On April 30, Buda City Council unanimously approved annexation of 654.96 acres of land around the city's limits. The annexation was part of the city's annual growth plan approved by City Council.
Mayor Todd Ruge said the largest piece of the annexation, about 619.77 acres located east of FM 967 and south of Windmill Way, was annexed in anticipation of industrial commercial growth in the city.
"There are ongoing talks with industrial commercial businesses," Ruge said. "In a lot of cases we're in competition with other cities to attract new businesses."
Also included in the annexation plan was a group of three parcels of land in the northwest corner of Main Street and I-35 that totaled 34.19 acres.
Chester Davis, a 34-year Buda resident, owns American Fireworks, which has a brick-and-mortar superstore on one of those parcels. According to city ordinances 14.03.002 and 14.03.003, it is illegal to sell or detonate fireworks within the city limits.
Davis said since the annexation was approved on April 30, his business is now operating illegally.
"When I built my business over there, I never dreamed that it would be annexed," Davis said. "Do I feel like Buda's favorite son? No, not really. I understand that I sell fireworks and I'm a wholesaler and retailer of fireworks and have been for a long time, but still, it's a business. I don't think small businesses or businesses matter to [city officials] at all. Or at least not my business."
In 2011, Davis was faced with a similar dilemma when the southwest corner of FM 967 and FM 1626, where he had set up an American Fireworks stand, was annexed.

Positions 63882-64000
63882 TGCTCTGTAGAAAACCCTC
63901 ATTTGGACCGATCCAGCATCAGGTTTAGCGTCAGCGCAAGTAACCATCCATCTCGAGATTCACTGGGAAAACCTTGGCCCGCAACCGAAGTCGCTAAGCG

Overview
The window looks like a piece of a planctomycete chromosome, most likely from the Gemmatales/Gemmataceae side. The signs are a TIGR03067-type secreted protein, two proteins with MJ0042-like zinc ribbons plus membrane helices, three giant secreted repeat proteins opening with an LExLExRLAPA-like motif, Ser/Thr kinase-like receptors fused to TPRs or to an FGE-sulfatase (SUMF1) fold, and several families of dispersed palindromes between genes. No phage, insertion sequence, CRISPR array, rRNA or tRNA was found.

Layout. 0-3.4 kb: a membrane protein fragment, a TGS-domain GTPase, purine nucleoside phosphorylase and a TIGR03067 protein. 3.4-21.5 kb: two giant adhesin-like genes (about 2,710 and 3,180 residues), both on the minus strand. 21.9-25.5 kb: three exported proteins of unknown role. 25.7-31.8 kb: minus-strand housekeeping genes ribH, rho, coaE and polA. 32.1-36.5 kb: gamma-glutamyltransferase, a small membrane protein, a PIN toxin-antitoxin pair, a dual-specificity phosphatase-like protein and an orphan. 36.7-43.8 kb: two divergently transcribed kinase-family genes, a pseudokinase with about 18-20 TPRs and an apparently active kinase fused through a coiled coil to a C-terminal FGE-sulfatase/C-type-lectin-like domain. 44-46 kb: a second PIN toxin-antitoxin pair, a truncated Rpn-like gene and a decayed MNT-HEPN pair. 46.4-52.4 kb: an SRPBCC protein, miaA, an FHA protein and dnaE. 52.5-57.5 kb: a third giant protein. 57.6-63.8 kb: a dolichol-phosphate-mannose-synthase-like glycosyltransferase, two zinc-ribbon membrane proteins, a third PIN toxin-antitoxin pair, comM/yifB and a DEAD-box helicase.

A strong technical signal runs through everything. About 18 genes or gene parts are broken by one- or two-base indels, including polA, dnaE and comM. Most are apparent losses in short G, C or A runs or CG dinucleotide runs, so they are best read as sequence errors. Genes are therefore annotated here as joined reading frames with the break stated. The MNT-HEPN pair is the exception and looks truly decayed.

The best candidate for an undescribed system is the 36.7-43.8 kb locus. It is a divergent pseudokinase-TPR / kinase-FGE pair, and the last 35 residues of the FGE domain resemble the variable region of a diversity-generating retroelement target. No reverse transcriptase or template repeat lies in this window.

In December 2011, Davis sent a letter to Buda City Manager Kenneth Williams pleading his case. He argued that allowing the business to remain at the intersection would provide increased sales tax revenue and regulatory control for the city.
Davis also included a copy of a "grandfather clause" variance he received during a similar situation in Cuero. That variance allowed all fireworks stands that were in operation as of Oct. 25, 2011, to remain in operation after an ordinance banning the sale and detonation of fireworks was passed.
Buda City Council ultimately struck down his request, and Davis was forced to move his stand down FM 1626 outside the city limits. Davis said he has seen a noticeable decrease in business at the stand's new location.
The difference in this case is that the 3,000-square-foot superstore, from which Davis has been selling fireworks for about 20 years, is not a mobile location.
"It will take us a month to unload, reload, take down, tear down, take everything apart, everything," Davis said. "It's not impossible but it's going to be extremely costly; extremely expensive because there's so much money invested there."
Ruge said a grandfather clause is not being considered in this case.
"There is a possibility that for that specific site we could extend some more time to them," Ruge said.
Council is set to discuss the issue on May 7.